Technology is no only promising unprecedened levels o efficiency, bu i is also he key driver o new orms o paricipaion.

empowered to do so, effectively co-create the service offer:

the more users, the greater the value. Technology is thus not only promising unprecedented levels of eciency, but it is also the key driver of new forms of participation. The exponential growth of smartphones in recent years enables individuals to connect not only to almost any

other individual in the world, but also to interactive services that process and analyze information on the move while

of social media, enabling new forms of digital engagement as never seen before. Facebook surpassed one billion users worldwide in 2012,16 with over 80% now accessing via a mobile phone17 and over 800 million logging in on a daily basis. 18 With the rapid emergence of its new modes of interaction – status updates, news sharing, event tracking, checking in, etc. – the social media revolution has changed the nature of communication from mass publishing to mass participation.

customizing content to local and individual interests. The

As governments take stock of these changes, new roles for

mobile phone has by now emerged as a nearly ubiquitous

‘digital citizens’ are dened in a framework of open innovation.

platform for which technology developers are designing a vast

Cities encourage the ‘digital innovation community’ to listen to

array of innovative applications and services, such that ‘app’

citizen needs and put new ideas into practice more rapidly and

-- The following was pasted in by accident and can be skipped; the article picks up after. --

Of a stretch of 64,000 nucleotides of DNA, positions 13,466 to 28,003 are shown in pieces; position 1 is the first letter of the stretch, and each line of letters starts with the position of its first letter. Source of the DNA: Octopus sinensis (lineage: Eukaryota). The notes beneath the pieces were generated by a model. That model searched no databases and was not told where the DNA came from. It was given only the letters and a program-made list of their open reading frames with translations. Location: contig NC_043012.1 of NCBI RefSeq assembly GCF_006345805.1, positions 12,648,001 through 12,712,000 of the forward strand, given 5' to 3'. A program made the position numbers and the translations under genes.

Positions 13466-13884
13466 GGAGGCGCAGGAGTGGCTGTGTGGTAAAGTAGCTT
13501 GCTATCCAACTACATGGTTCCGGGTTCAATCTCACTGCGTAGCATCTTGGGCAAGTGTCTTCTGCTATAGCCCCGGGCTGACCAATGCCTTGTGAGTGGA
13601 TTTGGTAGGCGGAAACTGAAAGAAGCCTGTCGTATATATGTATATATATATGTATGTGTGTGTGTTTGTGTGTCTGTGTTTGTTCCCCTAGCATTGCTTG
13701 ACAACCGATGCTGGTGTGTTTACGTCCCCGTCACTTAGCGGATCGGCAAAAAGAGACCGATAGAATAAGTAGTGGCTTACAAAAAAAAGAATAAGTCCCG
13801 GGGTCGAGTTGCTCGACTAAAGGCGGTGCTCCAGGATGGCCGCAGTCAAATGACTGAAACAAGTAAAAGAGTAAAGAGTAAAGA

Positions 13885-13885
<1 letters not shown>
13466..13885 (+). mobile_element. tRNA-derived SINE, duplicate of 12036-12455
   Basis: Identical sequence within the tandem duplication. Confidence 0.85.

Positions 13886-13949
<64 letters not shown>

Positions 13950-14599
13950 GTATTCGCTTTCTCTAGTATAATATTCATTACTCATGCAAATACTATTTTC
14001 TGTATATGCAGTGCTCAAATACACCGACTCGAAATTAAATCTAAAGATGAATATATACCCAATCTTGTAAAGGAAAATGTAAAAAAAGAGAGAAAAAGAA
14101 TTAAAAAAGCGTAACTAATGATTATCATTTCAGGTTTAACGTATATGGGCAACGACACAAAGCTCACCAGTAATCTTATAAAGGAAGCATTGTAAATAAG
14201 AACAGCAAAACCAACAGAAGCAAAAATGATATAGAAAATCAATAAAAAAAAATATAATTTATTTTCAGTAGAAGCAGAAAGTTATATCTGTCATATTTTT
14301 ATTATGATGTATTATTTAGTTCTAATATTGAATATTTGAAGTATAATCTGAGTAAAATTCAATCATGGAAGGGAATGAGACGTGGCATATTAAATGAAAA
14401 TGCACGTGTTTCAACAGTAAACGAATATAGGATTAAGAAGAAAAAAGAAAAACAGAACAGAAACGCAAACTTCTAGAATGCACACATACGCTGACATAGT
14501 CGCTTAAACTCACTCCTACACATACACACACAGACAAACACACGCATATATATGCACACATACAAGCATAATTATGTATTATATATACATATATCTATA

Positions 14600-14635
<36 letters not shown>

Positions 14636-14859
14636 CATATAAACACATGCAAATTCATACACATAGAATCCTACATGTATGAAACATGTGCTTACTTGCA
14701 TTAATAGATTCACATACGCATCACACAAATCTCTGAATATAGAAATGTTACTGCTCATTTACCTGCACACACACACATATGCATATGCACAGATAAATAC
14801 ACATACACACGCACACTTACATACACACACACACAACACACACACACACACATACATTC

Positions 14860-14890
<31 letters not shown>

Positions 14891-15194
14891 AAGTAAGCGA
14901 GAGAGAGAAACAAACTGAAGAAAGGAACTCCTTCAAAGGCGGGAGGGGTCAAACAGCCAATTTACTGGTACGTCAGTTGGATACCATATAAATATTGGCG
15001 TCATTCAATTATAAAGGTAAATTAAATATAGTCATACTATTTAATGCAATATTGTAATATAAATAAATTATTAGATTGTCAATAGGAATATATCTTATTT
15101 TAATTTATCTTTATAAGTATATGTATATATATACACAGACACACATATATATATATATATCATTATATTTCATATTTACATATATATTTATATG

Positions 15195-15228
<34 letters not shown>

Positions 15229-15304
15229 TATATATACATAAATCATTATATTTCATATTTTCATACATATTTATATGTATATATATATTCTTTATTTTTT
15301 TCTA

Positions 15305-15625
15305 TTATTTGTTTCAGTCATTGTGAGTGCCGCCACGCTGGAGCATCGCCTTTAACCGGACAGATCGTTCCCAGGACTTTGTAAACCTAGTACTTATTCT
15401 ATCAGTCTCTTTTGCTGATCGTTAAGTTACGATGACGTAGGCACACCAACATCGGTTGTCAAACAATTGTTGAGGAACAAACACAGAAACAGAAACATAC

market places for web and mobile services (Android Market,

effectively than administration can achieve on their own. In a

Windows Store and Amazon Appstore) have become an

model dubbed Government 2.0,19 citizens, developers and city administrations form partnerships to deliver new and improved

integral part of the innovation infrastructure in many cities. Similarly impressive has been the massive scale of adoption


public services, enable transparency, and facilitate meaningful

installations, people can remotely control appliances to save

consumption or to program an appliance to turn on and off as energy becomes available. In this way, a key determinant for more sustainable energy usage – individual and collective behavior – is inuenced by the availability of appropriate information together with the possibility to take action.

The futuristic Smart City vision has a strong appeal, particularly in its promise of being able to control an increasingly complex

world. Problems often arise during implementation, however, and this suggests that technology alone is not enough.21 Sophisticated and complex infrastructures and systems can have very high costs, often making roll-out a lengthy process;

A fully developed Smart City schema applies a similar logic to

even if and when things go well, important components may

all the functional elements of a city – transportation networks,

be outdated by the time they’re fully operational. While such

waste management, air and water quality monitoring, etc. –

systems appear to work well on paper or even in pilot tests, the

to allow for an integrated control of city systems, especially

real world is inevitably more complex, with both human and

when such systems are linked with the different departments

system behaviors that are impossible to fully model and predict.

of a city administration that are relevant for each service. In

Continuous adjustments and xes can make the nal price tag

addition, combining information provided by sensor networks

rise far beyond original expectations, with the additional risk

with applications running on citizens’ smartphones allows to

of ‘technology lock-in’ forever tying a city to a given provider’s